If you don’t care to eat local food visit Fire and ice run by an Italian lady, it serves excellent Italian-style stone-baked pizzas and pastas. The chocolate sundae is heavenly with layers of ice cream and sauce. Snowman is especially worth a mention for their light as air cakes and pastries. Just Juice and Shakes is very popular with Israelis and westerners. It serves great coffees, fresh juices and smoothies. Helena's Rooftop Restaurant has some appetizing food at modest prices. Also the tallest rooftop restaurant it is popular for its views of the city.
Thamel is the tourist hub; the Kathmandu Guest House is in the center of Thamel and is therefore surrounded by restaurants, small shops, trekking offices, grocery stores, and many kooky hippy cafes. The restaurant at the hotel is recommended for its breakfasts, which you can polish off sitting under the pagoda listening to the rustle off the leaves from the tree that is growing through the center of the pagoda and the rush of water from the fountain next to you.
Nepal is full of handicrafts and other accessories that you can take back with you. Steer clear of the Thamel bazaar which is overpriced and packed with foreigners. Instead try picking up things from the roadside, Nepali's roam the streets selling everything from giant Gurkha knives to exotic silver jewelry, handicraft and statues can be bought from the local bazaar. Cashmere shawls and sweaters are available at a fraction of the price elsewhere. The silver jewelry is extremely reasonably priced and its worth knowing that traders from Bangkok come all the way to Nepal to buy precious stones and silver. Other items of interest are tankha paintings, silks and brocades and Gurkha knives.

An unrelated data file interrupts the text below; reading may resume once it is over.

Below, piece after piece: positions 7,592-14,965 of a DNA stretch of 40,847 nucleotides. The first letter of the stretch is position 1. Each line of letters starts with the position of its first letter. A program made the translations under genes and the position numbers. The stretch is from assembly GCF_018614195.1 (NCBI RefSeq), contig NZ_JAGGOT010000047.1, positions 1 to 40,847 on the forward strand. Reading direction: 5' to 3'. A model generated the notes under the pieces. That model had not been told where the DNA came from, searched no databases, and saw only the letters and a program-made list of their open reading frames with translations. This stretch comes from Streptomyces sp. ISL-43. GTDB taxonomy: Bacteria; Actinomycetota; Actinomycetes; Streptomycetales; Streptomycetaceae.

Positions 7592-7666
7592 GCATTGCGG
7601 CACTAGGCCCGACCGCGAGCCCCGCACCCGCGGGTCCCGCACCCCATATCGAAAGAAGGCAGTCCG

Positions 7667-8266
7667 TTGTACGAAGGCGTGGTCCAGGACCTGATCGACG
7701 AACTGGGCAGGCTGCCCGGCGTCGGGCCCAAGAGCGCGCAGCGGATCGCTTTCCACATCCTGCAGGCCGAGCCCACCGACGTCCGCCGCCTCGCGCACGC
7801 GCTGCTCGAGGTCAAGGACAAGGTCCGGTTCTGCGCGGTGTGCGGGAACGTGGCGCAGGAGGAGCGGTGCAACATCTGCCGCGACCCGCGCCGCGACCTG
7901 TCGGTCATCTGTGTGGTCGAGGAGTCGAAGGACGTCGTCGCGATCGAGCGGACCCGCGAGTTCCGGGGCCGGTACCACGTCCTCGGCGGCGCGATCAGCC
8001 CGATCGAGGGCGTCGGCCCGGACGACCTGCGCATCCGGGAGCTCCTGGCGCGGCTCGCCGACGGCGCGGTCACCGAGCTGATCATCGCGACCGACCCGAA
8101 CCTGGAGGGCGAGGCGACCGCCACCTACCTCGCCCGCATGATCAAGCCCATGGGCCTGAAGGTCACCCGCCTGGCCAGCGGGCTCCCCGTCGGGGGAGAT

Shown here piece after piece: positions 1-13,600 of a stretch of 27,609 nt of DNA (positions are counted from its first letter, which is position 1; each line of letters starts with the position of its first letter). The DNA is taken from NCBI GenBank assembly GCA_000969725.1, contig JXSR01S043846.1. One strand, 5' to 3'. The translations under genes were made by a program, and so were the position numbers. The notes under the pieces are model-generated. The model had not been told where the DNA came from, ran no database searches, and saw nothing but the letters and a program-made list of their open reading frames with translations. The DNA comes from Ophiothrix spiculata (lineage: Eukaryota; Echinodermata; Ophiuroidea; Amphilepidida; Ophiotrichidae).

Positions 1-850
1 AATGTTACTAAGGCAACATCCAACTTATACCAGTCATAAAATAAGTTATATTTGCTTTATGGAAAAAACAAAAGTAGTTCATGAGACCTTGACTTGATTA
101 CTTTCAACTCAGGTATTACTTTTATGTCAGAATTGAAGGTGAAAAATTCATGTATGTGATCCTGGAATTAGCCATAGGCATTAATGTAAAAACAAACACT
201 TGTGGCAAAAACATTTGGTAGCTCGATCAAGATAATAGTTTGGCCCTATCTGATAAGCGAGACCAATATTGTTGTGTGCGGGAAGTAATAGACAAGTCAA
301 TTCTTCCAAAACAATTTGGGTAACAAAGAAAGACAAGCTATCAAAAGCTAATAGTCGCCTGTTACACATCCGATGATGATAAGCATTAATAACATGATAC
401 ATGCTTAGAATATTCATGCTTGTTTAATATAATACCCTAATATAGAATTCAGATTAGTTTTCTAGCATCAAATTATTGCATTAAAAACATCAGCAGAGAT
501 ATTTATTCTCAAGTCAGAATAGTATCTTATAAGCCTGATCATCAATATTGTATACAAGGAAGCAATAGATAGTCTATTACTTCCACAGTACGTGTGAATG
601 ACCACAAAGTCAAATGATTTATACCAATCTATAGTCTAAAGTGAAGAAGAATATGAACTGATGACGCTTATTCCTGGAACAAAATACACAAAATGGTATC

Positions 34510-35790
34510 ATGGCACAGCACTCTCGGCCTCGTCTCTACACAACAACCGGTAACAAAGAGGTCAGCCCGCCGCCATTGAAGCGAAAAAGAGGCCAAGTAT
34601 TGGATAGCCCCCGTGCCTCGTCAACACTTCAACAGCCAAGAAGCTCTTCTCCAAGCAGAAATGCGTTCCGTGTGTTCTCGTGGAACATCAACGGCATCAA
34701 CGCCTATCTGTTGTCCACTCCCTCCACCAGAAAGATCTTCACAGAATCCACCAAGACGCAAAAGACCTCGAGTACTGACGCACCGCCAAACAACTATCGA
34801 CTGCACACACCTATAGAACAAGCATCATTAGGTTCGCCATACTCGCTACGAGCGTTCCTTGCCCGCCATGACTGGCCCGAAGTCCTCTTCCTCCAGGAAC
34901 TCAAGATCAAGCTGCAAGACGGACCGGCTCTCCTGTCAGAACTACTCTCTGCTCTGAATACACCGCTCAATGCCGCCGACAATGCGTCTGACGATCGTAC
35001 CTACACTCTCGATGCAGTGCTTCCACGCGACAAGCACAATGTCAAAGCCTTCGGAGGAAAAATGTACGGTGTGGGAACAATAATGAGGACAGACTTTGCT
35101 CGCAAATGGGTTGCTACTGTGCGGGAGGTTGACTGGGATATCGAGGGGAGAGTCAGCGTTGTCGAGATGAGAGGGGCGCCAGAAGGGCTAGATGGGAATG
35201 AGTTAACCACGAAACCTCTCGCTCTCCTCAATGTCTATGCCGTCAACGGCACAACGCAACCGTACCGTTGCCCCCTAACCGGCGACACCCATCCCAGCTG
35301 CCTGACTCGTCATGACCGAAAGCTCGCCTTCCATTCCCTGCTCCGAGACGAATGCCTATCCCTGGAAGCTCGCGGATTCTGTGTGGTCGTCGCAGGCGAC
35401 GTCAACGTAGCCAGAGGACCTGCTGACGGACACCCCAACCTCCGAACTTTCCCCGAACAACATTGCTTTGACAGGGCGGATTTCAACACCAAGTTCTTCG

Getting there by Air
Katmandu’s Tribhuvan airport is the international terminal linking the city to the world. Many airlines fly direct to Kathmandu. Domestic airlines fly throughout the country - the most popular route is Pokhara to Kathmandu.
Getting There by Rail
Two stretches of the Indian Railway Line run to the border with Nepal, where cycle-rickshaws and tourist taxis are available for onward journeys.
Getting There by Road
Kathmandu is connected with India and Tibet by new and picturesque highways through the fertile plains of the Terai.
Bus services operate from all border points to Kathmandu. However, during the monsoon season, landslides can often make border points impassable. Visitors are permitted to drive their own cars provided they are in possession of an international carnet. For information on how to obtain an international carnet, visitors should contact their national Automobile Association.
If you're adventurous, and have time on your hands, then the overland route is always the most exciting. Kathmandu is linked by good road transport from bordering cities of India like Birjung, Bhairawa, Kakirivitta, Nepaljung, Mahendranagar, Janakpur etc.